We need to take our government back, and Ron Paul is not the candidate to help us do that.  He’ll just crumple it up and throw it in the circular suggestion box.

Patriots Blog Against Theocracy!

July 1st to 4th will see another Blog Against Theocracy, this time focusing on the patriotism of separation of Church and State:

We’re going to be holding another blogswarm during the Fourth of July week, July 1-4.

A blogswarm is where a group of bloggers from all venues agree to post on the same topic. Our loosely framed topic for this swarm is “the separation of Church and State is patriotic.” But this is about blogging, and we’re not trying to herd anyone. Post on church/state separation, against theocracy, and you’re participating.

If you need resources, let me point you to two. Talk2Action is a blog specifically on current church/state issues. And the First Freedom First website not only provides tremendous resources, their petition is an excellent way to point your readers to ACTION on endorsing our Constitutional guarantee of the separation of church and state.

It should be a rip snorting good time. Dive into Faith Based Affordable Housing, or get historical and blog about the importance of church state separation over time. Its all good, and all welcome. Let’s get this party started!

Matthews Gets Historic (Is Still an Ass)

Matthews has his undergarments in a concerned twist over the possibility of a woman President with (gasp!) female advisors.  When he is caught in the act, he pulls out a double edged excuse (MediaMatters via Pandagon):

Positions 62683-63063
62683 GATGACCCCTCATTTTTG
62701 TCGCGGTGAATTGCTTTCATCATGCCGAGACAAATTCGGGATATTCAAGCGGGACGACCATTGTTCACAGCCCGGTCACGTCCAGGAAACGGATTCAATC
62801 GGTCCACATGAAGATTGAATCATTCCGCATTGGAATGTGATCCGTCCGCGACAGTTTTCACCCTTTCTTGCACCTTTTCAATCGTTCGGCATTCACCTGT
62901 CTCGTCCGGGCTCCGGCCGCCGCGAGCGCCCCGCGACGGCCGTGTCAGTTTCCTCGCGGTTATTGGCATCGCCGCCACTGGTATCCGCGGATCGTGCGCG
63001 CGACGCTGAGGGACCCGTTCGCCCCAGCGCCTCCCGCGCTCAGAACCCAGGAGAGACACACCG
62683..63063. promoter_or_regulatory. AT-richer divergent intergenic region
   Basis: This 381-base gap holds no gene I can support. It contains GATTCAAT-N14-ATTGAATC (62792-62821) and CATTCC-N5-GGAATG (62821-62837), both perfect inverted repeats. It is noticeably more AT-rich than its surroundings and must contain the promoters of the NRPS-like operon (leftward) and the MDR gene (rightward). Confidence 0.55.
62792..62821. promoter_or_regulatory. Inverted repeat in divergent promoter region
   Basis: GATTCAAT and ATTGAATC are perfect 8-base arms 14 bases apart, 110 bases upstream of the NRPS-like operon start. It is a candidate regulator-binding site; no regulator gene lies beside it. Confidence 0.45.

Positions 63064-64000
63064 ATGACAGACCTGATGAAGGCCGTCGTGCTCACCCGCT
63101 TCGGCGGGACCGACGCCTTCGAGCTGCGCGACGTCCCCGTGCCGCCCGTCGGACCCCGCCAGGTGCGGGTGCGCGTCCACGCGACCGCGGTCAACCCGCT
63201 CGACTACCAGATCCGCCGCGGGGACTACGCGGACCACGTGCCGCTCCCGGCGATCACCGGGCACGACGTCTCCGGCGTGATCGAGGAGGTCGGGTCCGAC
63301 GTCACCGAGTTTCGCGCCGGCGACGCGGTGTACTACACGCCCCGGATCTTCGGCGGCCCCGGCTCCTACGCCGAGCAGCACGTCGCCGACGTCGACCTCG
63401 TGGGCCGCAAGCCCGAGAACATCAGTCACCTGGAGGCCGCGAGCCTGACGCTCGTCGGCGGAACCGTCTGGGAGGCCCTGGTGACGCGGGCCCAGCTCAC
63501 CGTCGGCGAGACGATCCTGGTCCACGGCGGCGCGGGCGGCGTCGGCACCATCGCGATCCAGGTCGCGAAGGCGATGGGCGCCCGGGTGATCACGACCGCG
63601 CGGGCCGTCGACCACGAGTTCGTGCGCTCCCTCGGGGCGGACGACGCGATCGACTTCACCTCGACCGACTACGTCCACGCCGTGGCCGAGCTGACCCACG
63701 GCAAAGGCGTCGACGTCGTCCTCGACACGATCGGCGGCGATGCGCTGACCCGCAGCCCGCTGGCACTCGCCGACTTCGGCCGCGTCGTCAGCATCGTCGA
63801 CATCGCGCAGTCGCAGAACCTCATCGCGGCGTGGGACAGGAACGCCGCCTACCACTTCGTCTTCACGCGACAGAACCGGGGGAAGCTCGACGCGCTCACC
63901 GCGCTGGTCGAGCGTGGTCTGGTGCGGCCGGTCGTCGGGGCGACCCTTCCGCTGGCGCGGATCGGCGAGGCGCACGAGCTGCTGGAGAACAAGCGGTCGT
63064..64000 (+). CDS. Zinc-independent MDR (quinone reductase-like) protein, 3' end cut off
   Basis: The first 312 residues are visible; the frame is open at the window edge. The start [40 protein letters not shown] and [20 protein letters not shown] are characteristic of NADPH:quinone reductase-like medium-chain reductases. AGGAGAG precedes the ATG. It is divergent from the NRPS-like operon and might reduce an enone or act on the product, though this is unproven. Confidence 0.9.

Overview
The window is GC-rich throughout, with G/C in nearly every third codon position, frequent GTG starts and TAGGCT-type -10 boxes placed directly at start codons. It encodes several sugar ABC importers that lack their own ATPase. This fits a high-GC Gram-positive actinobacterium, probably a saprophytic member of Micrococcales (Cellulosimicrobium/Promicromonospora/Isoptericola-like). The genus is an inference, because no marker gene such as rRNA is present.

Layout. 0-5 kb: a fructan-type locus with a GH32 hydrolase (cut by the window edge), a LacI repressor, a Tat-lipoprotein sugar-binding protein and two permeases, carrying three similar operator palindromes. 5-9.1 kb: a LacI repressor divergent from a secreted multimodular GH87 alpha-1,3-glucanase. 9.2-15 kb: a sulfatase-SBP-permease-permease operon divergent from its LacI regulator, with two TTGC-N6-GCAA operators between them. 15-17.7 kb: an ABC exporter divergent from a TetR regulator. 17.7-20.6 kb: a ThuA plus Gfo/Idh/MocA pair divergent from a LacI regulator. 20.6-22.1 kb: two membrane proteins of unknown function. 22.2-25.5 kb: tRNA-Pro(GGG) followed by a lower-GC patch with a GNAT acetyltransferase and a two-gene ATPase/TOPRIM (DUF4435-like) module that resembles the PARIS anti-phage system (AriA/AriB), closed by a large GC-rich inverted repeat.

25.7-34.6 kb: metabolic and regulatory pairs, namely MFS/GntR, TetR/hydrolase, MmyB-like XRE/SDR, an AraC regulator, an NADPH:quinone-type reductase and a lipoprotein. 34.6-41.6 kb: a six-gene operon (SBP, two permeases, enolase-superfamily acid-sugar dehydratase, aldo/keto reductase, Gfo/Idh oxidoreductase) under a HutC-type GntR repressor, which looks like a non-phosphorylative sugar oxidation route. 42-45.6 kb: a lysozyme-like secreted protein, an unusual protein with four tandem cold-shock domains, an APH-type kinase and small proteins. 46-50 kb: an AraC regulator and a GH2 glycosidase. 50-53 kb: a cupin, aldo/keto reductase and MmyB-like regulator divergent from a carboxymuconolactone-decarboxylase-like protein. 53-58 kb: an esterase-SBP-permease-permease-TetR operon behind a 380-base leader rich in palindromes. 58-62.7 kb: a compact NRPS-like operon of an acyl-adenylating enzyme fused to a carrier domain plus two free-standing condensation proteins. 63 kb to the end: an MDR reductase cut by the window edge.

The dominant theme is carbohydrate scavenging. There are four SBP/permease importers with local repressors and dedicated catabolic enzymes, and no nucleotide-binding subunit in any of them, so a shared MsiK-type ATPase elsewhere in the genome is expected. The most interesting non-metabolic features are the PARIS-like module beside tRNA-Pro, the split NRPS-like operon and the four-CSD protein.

Asked by Time managing editor Richard Stengel, “What are you suggesting by asking does this diminish her as a commander in chief by being surrounded by women?,” Matthews replied: “No, the idea that it — well, let me just get historic. We’ve never had a woman commander in chief.”

Let’s get historic for a moment, shall we?  Would Matthews be concerned about a black commander in chief?  We’ve never had one of those before.  Chris digs himself in deeper:

… that final decision to vote for president, a woman president, a woman commander in chief, will be an historic decision for people. Not just men, but women as well.” Turning to New York Times reporter Elisabeth Bumiller, Matthews added: “Elisabeth, you’re always thinking about these things.”

Wow.  Concerned with appearing sexist, Matthews makes the brilliant move of turning to the nearest female reporter to get her take on things.  You can just picture him with big puppy eyes and a clipboard, asking for signatures:  “Will you endorse my sexism?  If a women endorses it, it won’t seem half as bad”.

Things just kept going downhill:

Bumiller referred to Golda Meir and Margaret Thatcher — women who were elected to lead Israel and the United Kingdom — and said: “[W]e all remember these women. … I think we can get there.” Matthews responded, “But we’ve got Patton and John Wayne on our side.”

First, since this is a historical vote, then there aren’t many American examples to draw from, are there?  But to the point, Matthews is raised two elected leaders, and responds with a Major General and an Actor.

Mr. Matthews follows outright sexism with a flimsy attempt to cover his own ass, and only ends up showing how much of one he truly is.  Whether Clinton would make a good President has everything to do with her positions and her ethics, and nothing to do with her gender.  But by playing the electability card, Matthews is trying to push the idea of a female President out of the mainstream.  No one likes voting for a loser, and that is precisely how he is framing her with his laughable attempt to “get historic”.  However when pressed for the reason women advisors, or even a women President, would be in any way problematic, Chris guiltily tries to shift the frame.

So let me pose a question to Mr. Matthews:  Let’s pretend you didn’t cower away from Stengel’s question.  What is it about the gender of Clinton’s advisors that is so damn worrying?